BLACKWELL: Yes, we are having a conversation. If snow snowflake falls in September, is it winter weather?

PAUL: It is what we would think would be winter weather. This is all coming down to semantics because Victor is saying, it's snow. It's not winter because it's still September.

BLACKWELL: Is it a winter weather advisory, because seven states are under those right now, as much as five feet of snow, maybe blanketing parts of the Rockies by Monday?

PAUL: CNN Meteorologist Allison Chinchar has the latest. Allison, clear it up for us.

ALLISON CHINCHAR, CNN METEOROLOGIST: This may confuse you even more, Victor, because the weather service defines anything that happens after July counts as the next winter season.


CHINCHAR: I know. I know.

PAUL: Winter starts December 21st officially, right?

CHINCHAR: technically, yes. But, apparently, what we've learned this weekend, the snow can happen at any time. And we've been talking a lot of snow, record snow for some areas. In fact, Spokane, Washington set their all-time snowiest month of September ever yesterday from the snow that fell, albeit it wasn't as much as some of these other areas are seeing, but, again, look some of this current snow depth. You're looking at 12, 18, 24 inches of snow. And here is the thing, it's still snowing.

This is an image taken just around Glacier National Park in Montana. Look at that, just about 18 inches of snow. And that was from yesterday. We have seven states under some type of winter weather alert for this weekend because it's going to continue through the rest of the day today. Here is a look of that.

Now, you've got rain on the front end. That's going to be impacting a lot of areas in the plains, may even have some severe storms out of it. But on the back half of this, that's where we are talking about snow and very heavy snow. Some this coming down several inches an hour in some of these cases.

So, yes, in the lower-lying areas, maybe only about an additional two to four inches is expected from here on out. But those higher elevations, the mountains, you could still be looking at an additional foot of snow on top of what they already have.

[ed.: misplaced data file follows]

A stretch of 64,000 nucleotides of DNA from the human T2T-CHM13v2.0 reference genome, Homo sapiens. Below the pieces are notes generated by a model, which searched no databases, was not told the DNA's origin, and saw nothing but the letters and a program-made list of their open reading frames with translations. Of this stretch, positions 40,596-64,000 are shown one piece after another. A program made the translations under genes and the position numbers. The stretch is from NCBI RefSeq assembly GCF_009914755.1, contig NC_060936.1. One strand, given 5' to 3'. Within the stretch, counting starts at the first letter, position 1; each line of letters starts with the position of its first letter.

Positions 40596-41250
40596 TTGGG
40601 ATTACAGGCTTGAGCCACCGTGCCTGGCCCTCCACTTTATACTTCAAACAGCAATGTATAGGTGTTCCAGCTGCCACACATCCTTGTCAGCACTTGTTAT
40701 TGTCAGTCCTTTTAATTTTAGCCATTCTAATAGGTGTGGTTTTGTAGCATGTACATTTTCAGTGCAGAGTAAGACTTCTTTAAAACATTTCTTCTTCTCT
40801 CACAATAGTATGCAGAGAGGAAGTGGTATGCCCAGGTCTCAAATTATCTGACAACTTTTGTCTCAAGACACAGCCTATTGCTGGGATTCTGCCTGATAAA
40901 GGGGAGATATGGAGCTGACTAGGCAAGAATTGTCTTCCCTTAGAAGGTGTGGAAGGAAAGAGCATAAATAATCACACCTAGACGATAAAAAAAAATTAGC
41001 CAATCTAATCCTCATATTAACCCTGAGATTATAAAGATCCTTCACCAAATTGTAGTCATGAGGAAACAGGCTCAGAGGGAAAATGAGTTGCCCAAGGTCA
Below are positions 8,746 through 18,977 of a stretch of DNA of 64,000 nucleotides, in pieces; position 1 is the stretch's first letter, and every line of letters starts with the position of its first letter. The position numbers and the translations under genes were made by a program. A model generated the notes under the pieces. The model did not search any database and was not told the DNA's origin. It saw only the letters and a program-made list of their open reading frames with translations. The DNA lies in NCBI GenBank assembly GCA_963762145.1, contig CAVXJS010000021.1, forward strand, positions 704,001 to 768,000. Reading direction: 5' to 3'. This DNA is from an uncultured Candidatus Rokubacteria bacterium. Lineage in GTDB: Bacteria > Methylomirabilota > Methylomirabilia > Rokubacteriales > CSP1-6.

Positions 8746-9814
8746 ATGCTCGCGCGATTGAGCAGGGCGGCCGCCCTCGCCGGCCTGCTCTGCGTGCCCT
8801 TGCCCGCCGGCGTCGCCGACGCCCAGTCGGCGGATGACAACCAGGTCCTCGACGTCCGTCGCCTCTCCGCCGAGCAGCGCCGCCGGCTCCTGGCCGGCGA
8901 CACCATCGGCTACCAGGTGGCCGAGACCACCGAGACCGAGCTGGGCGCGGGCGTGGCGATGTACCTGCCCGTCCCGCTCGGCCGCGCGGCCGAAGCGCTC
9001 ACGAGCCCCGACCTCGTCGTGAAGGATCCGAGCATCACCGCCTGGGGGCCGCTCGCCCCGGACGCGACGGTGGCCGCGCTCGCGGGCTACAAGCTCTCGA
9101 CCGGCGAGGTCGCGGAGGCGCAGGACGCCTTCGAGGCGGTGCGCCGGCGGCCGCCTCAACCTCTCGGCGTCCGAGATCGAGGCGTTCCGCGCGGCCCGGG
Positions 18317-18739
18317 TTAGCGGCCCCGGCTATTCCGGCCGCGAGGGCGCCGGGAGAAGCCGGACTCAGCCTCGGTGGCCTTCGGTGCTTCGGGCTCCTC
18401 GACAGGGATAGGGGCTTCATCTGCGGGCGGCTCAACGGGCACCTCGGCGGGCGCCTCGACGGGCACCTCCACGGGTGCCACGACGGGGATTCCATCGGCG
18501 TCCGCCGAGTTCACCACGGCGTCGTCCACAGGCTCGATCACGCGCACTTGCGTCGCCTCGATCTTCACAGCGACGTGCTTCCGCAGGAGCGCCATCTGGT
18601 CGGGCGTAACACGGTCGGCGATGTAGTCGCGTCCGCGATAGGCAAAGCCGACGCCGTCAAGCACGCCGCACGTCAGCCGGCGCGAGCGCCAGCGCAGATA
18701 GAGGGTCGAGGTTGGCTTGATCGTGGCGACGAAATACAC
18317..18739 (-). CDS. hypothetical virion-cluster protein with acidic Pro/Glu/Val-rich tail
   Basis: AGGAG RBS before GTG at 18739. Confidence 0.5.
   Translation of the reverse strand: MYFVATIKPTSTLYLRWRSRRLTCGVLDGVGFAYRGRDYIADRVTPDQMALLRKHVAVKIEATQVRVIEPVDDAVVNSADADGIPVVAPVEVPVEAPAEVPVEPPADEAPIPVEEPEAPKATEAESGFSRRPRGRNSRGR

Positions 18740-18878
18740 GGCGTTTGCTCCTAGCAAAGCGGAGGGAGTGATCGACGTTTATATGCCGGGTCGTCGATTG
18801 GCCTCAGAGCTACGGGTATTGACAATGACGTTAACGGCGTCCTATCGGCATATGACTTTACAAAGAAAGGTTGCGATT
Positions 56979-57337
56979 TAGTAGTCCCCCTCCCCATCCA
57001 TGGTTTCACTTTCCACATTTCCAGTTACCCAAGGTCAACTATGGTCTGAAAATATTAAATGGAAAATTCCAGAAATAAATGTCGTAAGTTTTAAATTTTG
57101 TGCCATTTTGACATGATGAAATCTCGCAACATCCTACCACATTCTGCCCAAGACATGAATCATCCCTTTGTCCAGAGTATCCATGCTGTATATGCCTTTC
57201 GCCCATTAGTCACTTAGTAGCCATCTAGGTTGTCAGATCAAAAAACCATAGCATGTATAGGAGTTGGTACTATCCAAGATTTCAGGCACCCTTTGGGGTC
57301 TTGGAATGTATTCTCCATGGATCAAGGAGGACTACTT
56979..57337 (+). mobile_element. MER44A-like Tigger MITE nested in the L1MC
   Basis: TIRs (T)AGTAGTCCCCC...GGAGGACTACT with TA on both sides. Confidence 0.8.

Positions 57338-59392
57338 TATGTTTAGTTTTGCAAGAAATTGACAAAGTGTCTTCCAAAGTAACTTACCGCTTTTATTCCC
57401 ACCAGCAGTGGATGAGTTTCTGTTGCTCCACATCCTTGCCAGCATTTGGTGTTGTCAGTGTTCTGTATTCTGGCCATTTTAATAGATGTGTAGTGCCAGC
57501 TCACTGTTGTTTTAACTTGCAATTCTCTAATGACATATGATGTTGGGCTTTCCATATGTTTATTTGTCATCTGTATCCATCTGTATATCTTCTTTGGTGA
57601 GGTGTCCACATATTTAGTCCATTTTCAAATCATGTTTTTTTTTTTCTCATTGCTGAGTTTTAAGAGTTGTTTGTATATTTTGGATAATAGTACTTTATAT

And if that wasn't bad enough, it just feels really cold outside. When you factor in the temperature and the wind, it's going to feel like 20 degrees when folks in Helena wake up this morning, 32 in Billings, 24 is all the warmer it's going to feel like in Spokane when you get up this morning. But an entirely different story on the other half of the country, about 170 possible record highs over the next several days.

And here you go, Victor and Christi, just for you, Atlanta's forecast, the average this time of the year is 78. Look at this, 95 on Thursday.

PAUL: I want the average.

BLACKWELL: 70 is perfect. Allison Chinchar, thank you so much.

PAUL: Thank you, Allison. We'll be right back.



PAUL: So President Trump apparently brought up investigating Hillary Clinton in his call to Ukraine's leader.

BLACKWELL: He asked President Zelensky to possibly look into a U.S. cyber security firm to find a missing computer server.

CNN's Brian Todd has the details.


BRIAN TODD, CNN CORRESPONDENT: It's one of the more bizarre comments made by President Trump in his phone call with Ukraine's president, the suggestion that somehow a computer server tied to the 2016 election is now mysteriously in Ukraine.